For example, for soil enhancement, certified biodegradable mulch films are now available. A mulch film is a layer of protective material applied to soil to conserve moisture and fertility. Most mulch films used in agriculture today are made of polyethylene (PE), which has the unwanted overhead of disposal. It is a labour intensive and time-consuming process to remove the PE mulch film after usage. If not done, it affects soil quality and hence, crop yield. An independently certified biodegradable mulch film, on the other hand, is directly absorbed by the microorganisms in the soil. It conserves the soil properties, eliminates soil contamination, and saves the labor cost that comes with PE mulch films.

The other perpetual challenge for India’s farms is the availability of water. Many food crops like rice and sugarcane have a high-water requirement. In a country like India, where majority of the agricultural land is rain-fed, low rainfall years can wreak havoc for crops and cause a slew of other problems - a surge in crop prices and a reduction in access to essential food items. Again, Indian farmers have long experience in water conservation that can now be enhanced through technology.

Seeds can now be treated with enhancements that help them improve their root systems. This leads to more efficient water absorption.

In addition to soil and water management, the third big factor, better seed treatment, can also significantly improve crop health and boost productivity. These solutions include application of fungicides and insecticides that protect the seed from unwanted fungi and parasites that can damage crops or hinder growth, and increase productivity.

While sustainable agriculture through soil, water and seed management can increase crop yields, an efficient warehousing and distribution system is also necessary to ensure that the output reaches the consumers. According to a study by CIPHET, Indian government’s harvest-research body, up to 67 million tons of food get wasted every year — a quantity equivalent to that consumed by the entire state of Bihar in a year. Perishables, such as fruits and vegetables, end up rotting in store houses or during transportation due to pests, erratic weather and the lack of modern storage facilities. In fact, simply bringing down food wastage and increasing the efficiency in distribution alone can significantly help improve food security. Innovations such as special tarpaulins, that keep perishables cool during transit, and more efficient insulation solutions can reduce rotting and reduce energy usage in cold storage.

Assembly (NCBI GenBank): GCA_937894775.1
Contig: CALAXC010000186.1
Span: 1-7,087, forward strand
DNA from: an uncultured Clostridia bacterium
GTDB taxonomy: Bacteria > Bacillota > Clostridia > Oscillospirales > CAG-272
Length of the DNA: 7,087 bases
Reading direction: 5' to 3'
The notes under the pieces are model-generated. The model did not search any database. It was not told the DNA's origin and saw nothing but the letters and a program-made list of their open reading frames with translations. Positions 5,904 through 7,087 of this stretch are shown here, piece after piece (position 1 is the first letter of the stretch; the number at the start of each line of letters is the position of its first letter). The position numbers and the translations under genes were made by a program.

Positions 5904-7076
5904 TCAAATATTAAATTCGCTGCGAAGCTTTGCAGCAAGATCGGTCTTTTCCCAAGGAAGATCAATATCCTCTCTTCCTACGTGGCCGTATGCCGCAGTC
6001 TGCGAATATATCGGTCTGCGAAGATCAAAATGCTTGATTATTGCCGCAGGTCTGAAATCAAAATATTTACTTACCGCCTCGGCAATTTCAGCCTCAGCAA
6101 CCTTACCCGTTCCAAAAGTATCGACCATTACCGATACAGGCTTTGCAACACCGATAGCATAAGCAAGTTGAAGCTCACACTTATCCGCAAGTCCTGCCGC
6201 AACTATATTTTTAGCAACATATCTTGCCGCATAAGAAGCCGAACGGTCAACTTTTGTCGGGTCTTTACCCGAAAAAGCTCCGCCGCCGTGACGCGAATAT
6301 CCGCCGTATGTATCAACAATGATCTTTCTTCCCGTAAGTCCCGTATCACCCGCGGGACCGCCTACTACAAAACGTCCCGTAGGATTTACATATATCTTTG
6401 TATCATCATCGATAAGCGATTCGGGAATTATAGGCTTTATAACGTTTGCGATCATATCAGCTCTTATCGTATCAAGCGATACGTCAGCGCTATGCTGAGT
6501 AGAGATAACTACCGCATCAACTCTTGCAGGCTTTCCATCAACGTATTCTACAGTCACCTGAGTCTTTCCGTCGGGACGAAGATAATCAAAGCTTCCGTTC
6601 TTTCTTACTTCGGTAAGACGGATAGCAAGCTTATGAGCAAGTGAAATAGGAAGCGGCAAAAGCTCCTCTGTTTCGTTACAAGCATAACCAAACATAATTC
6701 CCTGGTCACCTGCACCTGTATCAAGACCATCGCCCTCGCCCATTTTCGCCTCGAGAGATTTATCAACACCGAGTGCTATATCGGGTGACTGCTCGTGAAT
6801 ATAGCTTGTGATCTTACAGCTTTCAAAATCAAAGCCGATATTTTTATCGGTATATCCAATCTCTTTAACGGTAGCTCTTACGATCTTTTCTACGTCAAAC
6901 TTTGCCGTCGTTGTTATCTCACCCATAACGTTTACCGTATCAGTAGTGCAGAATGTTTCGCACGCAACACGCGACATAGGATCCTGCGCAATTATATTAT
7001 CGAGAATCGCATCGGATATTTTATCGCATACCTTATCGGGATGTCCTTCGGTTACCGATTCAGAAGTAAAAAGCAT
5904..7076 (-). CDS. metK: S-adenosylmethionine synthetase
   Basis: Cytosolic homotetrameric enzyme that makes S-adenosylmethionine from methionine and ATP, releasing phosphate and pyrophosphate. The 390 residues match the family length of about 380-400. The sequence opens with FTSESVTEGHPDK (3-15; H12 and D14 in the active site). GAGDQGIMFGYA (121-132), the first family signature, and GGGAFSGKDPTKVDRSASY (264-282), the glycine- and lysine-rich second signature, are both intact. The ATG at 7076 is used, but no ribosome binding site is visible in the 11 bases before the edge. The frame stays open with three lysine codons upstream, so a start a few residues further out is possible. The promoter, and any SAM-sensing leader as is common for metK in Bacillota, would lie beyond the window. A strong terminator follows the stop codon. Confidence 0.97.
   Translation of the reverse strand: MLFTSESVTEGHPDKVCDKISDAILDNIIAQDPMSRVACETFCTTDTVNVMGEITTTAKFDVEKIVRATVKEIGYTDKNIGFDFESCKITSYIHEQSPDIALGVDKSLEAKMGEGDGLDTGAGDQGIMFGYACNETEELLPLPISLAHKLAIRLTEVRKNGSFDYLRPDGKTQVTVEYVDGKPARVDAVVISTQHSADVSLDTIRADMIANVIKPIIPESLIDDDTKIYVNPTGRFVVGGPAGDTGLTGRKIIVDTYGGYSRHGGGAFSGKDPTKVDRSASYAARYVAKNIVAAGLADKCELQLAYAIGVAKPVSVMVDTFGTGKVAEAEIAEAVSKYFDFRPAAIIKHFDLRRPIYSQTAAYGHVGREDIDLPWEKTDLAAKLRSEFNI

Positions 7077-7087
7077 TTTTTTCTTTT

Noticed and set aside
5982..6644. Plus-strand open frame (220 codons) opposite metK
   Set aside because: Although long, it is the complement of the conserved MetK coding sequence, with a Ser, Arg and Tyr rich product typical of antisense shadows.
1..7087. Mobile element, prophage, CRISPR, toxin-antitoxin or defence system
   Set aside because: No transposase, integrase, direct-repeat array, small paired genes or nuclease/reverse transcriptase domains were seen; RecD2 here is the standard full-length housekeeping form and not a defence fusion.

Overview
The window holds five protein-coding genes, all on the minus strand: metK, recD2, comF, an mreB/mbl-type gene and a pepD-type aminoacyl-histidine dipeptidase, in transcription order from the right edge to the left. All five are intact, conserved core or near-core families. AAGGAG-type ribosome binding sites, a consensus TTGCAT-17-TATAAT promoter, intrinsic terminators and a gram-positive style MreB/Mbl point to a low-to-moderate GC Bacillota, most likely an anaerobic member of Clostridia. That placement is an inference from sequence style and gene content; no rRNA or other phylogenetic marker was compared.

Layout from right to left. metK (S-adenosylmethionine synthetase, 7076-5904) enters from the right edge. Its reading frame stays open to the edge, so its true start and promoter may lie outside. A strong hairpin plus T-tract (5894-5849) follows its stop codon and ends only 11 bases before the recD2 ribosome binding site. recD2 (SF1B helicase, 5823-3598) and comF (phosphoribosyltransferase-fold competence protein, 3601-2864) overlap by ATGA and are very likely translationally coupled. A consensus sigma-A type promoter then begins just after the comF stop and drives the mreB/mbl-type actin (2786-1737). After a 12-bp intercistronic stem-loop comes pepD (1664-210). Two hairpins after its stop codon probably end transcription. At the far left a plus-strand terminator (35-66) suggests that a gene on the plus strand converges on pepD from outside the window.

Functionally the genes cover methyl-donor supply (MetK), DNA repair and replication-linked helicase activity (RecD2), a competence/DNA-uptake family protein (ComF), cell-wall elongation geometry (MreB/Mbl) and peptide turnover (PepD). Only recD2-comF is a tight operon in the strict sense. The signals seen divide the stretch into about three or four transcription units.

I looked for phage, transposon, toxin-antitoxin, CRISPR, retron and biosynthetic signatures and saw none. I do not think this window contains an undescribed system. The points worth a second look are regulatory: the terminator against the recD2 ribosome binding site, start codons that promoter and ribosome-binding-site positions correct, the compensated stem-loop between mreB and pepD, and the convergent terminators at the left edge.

Thus, all three aspects — production, storage, and distribution — need to be optimized if India is to feed its ever-growing population.

One company working to drive increased sustainability down the entire agriculture value chain is BASF. For example, the company offers cutting edge seed treatments that protect crops from disease and provide plant health benefits such as enhanced vitality and better tolerance for stress and cold. In addition, BASF has developed a biodegradable mulch film from its ecovio® bioplastic that is certified compostable – meaning farmers can reap the benefits of better soil without risk of contamination or increased labor costs. These and more of the company’s innovations are helping farmers in India achieve higher and more sustainable yields.

Of course, products are only one part of the solution. The company also recognizes the importance of training farmers in sustainable farming practices and in the safe use of its products. To this end, BASF engaged in a widespread farmer outreach program called Samruddhi from 2007 to 2014. Their ‘Suraksha Hamesha’ (safety always) program reached over 23,000 farmers and 4,000 spray men across India in 2016 alone. In addition to training, the company also offers a ‘Sanrakshan® Kit’ to farmers that includes personal protection tools and equipment. All these efforts serve to spread awareness about the sustainable and responsible use of crop protection products – ensuring that farmers stay safe while producing good quality food.

Interested in learning more about BASF’s work in sustainable agriculture? See here.

This article was produced by the Scroll marketing team on behalf of BASF and not by the Scroll editorial team.